Attentional Cues to Support Word Learning Among Children with ASD and Typically Developing Children
Objectives: To test whether word learning can be facilitated by drawing attention to the mouth of a speaker by pointing (Experiment 1) or holding the object close to the mouth (Experiment 2).
Methods: Experiment 1: Participants were children with ASD (n = 19, 14 male, M = 47.67 months, SD = 12.73) and language matched typically developing (TD) children (n = 17, 12 male, M = 20.29 months, SD = 6.89). Trials included baseline in which two objects appeared on the screen, familiarization in which the speaker provided a label for the target (e.g. “Look at the dax!”), and test in which the two objects reappeared after the instructions, “Look at the dax!” Participants saw 6 trials. On half the trials, the speaker pointed to her mouth while labeling the object. Experiment 2: Children with ASD (n = 6, 5 male, 1 female, M = 67.32 months, SD = 11.76) and language matched TD children (n = 7, 5 male, 2 female, M = 33.00 months, SD = 8.79) saw two trial types. On Far Trials, the speaker held the object as she had in Experiment 1, off to the side. On Near Trials, the speaker held the object close to her mouth.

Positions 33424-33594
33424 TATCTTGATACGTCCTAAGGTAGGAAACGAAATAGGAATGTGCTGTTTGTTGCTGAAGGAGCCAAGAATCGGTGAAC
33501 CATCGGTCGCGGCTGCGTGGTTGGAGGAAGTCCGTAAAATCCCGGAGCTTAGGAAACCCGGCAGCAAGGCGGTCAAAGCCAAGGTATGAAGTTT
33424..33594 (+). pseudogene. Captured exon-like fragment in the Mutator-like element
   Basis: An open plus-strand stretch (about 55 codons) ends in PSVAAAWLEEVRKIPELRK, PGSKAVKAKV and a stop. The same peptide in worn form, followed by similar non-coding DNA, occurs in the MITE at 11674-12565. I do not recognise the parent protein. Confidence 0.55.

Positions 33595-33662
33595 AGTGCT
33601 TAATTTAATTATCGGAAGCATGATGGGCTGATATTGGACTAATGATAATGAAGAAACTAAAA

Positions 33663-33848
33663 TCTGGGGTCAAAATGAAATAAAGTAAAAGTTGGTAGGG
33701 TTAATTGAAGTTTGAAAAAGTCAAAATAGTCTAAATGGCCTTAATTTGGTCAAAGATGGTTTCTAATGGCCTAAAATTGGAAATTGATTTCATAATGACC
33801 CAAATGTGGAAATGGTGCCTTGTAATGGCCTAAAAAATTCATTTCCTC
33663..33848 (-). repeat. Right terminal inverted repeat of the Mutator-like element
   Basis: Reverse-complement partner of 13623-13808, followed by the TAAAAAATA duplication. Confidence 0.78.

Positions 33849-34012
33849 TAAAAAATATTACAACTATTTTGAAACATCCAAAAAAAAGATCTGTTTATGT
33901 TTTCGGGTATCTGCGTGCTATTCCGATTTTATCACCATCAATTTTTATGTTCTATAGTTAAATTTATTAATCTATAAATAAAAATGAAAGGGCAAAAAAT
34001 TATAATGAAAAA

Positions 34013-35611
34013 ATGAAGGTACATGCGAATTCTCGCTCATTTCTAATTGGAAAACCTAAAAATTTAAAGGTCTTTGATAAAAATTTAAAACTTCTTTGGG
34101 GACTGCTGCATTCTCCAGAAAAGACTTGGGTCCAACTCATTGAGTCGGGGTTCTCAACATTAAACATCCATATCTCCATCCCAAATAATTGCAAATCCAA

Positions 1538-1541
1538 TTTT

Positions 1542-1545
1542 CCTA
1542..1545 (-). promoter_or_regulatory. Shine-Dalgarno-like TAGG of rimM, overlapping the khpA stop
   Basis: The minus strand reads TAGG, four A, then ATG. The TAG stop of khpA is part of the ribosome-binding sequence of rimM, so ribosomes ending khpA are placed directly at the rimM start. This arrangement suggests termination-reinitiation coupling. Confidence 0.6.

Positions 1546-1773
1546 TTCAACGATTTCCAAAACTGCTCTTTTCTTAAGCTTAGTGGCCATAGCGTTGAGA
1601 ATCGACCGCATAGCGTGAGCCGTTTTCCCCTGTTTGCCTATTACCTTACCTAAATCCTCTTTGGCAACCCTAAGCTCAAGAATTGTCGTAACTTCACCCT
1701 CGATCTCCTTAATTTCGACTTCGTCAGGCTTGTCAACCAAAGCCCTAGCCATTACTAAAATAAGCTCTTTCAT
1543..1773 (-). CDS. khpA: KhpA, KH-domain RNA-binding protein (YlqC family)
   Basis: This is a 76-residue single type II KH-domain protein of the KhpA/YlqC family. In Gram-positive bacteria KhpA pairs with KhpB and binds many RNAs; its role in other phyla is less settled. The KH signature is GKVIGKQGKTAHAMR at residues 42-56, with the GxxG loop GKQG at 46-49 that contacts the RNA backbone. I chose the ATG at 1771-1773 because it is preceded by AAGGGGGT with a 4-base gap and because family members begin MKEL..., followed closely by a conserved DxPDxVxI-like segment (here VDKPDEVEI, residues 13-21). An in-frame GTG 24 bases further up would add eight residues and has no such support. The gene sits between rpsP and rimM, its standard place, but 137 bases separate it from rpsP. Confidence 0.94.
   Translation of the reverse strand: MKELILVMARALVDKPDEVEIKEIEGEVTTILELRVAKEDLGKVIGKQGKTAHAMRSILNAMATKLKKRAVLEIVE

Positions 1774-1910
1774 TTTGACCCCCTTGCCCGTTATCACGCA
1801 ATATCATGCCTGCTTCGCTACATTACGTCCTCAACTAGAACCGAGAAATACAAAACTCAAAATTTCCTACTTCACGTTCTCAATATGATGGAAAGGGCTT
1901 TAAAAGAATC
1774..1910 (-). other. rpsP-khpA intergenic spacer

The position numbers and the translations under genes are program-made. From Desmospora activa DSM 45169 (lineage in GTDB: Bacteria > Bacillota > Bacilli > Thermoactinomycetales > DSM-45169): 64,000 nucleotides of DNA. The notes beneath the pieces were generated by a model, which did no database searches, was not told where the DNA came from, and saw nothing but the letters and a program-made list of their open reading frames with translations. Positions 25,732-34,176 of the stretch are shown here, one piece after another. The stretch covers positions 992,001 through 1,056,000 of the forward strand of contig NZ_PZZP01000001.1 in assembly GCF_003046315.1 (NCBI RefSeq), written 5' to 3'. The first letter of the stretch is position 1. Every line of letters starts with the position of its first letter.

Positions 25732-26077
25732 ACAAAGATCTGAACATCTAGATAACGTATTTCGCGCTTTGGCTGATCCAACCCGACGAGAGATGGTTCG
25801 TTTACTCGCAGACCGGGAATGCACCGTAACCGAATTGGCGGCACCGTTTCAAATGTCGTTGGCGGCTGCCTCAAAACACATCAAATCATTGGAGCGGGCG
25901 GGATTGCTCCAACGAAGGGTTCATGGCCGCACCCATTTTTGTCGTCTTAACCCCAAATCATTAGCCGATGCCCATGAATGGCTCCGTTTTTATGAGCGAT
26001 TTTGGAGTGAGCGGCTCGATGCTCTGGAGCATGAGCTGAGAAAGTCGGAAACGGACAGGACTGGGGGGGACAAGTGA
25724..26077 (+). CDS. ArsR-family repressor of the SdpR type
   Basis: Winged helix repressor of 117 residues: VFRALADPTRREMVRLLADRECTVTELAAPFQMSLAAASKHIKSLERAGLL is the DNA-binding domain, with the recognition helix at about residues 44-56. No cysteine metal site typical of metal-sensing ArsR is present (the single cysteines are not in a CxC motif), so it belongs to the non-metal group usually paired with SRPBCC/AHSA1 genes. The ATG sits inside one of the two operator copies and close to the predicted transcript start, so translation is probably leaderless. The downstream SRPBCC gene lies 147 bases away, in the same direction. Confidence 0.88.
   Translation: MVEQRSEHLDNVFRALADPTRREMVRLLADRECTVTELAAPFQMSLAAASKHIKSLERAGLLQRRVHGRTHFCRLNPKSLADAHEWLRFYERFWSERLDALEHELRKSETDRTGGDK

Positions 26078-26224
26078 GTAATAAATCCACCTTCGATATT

Results: Results did not differ between groups, so we collapsed across groups for the following analyses. In Experiment 1, pointing to the speaker’s mouth hindered word learning among children with ASD and typically developing children. Difference scores between proportion of time spent fixating the target at test and baseline were lower in the pointing than no-pointing condition (Point: M =- .03, SD = .19; No Point: M = .06, SD = .24; t(33) = 1.93, p = .06). In Experiment 2, holding the object close to the speaker’s mouth facilitated word learning. On Far Trials, attention to the target did not increase from baseline to test (M = .01, SD = .12, one sample t-test for difference scores > 0, t(11) = .01, ns). For Near Trials, there was an increase (Difference Score Near: M = .17, SD = .31, t(12) = 1.99, p = .07).
Conclusions: Manipulating social cues during object labeling had either detrimental (pointing to the speaker’s mouth) or facilitative (holding the target object near the mouth) effects on novel word learning. These findings have implications for refining language therapies for infants and children with emerging speech.